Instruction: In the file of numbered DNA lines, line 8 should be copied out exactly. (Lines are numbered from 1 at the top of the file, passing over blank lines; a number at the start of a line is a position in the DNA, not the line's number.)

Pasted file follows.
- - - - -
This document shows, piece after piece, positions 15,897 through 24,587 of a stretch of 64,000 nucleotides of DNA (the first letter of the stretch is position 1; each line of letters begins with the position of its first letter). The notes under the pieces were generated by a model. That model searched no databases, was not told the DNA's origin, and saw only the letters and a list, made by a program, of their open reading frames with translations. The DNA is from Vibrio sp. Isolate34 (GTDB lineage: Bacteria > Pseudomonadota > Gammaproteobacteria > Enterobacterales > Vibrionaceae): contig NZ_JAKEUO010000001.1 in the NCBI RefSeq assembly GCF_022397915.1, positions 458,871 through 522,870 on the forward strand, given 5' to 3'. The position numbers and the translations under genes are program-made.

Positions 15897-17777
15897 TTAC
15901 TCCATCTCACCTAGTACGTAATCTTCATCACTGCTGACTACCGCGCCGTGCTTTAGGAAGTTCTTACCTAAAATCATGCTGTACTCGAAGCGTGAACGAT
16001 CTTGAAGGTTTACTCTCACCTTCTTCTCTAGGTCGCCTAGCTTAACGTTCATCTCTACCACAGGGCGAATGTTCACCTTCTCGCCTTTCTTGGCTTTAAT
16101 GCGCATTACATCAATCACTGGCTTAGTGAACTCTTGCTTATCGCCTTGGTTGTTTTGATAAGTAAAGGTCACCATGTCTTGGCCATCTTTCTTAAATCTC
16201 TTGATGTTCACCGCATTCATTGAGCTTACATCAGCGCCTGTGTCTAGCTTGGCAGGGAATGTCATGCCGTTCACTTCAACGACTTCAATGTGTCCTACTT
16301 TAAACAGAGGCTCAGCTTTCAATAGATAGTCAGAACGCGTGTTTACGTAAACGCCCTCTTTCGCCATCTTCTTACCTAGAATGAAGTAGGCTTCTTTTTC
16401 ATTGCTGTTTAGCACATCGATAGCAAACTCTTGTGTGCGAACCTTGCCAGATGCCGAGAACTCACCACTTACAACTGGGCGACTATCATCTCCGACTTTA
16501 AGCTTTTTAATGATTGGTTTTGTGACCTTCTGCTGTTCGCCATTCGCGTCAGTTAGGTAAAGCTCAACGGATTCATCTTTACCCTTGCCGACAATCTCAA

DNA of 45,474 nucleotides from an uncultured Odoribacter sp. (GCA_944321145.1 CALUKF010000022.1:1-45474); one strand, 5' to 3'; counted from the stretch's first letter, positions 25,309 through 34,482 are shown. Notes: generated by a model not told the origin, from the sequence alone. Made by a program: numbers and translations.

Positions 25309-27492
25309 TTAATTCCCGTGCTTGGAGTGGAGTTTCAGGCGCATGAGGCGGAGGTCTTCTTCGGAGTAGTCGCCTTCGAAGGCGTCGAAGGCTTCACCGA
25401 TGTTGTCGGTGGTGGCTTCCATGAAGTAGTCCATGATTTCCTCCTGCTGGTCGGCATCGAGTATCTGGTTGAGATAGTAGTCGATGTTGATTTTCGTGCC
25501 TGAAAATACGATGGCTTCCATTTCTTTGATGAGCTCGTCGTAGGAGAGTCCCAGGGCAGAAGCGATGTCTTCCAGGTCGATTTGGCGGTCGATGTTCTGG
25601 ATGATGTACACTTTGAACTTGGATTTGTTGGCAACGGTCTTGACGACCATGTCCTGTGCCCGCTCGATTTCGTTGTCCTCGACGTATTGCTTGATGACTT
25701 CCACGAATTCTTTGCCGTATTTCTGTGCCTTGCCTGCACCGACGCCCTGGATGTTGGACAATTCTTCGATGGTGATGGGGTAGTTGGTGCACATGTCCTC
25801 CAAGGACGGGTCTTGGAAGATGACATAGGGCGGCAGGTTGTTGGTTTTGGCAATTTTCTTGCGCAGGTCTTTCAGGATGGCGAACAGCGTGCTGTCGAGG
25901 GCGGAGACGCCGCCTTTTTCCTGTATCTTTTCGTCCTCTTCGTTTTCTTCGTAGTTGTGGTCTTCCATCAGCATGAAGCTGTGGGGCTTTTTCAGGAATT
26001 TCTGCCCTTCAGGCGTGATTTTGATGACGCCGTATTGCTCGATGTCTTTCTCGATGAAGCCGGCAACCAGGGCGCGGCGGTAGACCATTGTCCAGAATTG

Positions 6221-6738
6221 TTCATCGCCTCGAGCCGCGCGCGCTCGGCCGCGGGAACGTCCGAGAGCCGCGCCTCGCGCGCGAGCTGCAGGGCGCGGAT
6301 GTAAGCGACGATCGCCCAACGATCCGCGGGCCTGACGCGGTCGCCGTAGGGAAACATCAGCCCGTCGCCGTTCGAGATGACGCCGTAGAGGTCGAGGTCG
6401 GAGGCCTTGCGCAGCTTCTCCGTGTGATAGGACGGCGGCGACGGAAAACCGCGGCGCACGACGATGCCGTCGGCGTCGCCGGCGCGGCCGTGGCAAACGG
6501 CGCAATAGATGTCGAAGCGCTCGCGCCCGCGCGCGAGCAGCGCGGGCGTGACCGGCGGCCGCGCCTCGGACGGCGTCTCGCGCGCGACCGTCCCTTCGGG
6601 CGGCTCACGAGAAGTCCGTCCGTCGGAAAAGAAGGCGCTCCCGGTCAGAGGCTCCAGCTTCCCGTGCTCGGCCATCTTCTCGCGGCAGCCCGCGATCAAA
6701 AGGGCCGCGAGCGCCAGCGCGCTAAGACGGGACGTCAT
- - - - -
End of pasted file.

16301 TAAACAGAGGCTCAGCTTTCAATAGATAGTCAGAACGCGTGTTTACGTAAACGCCCTCTTTCGCCATCTTCTTACCTAGAATGAAGTAGGCTTCTTTTTC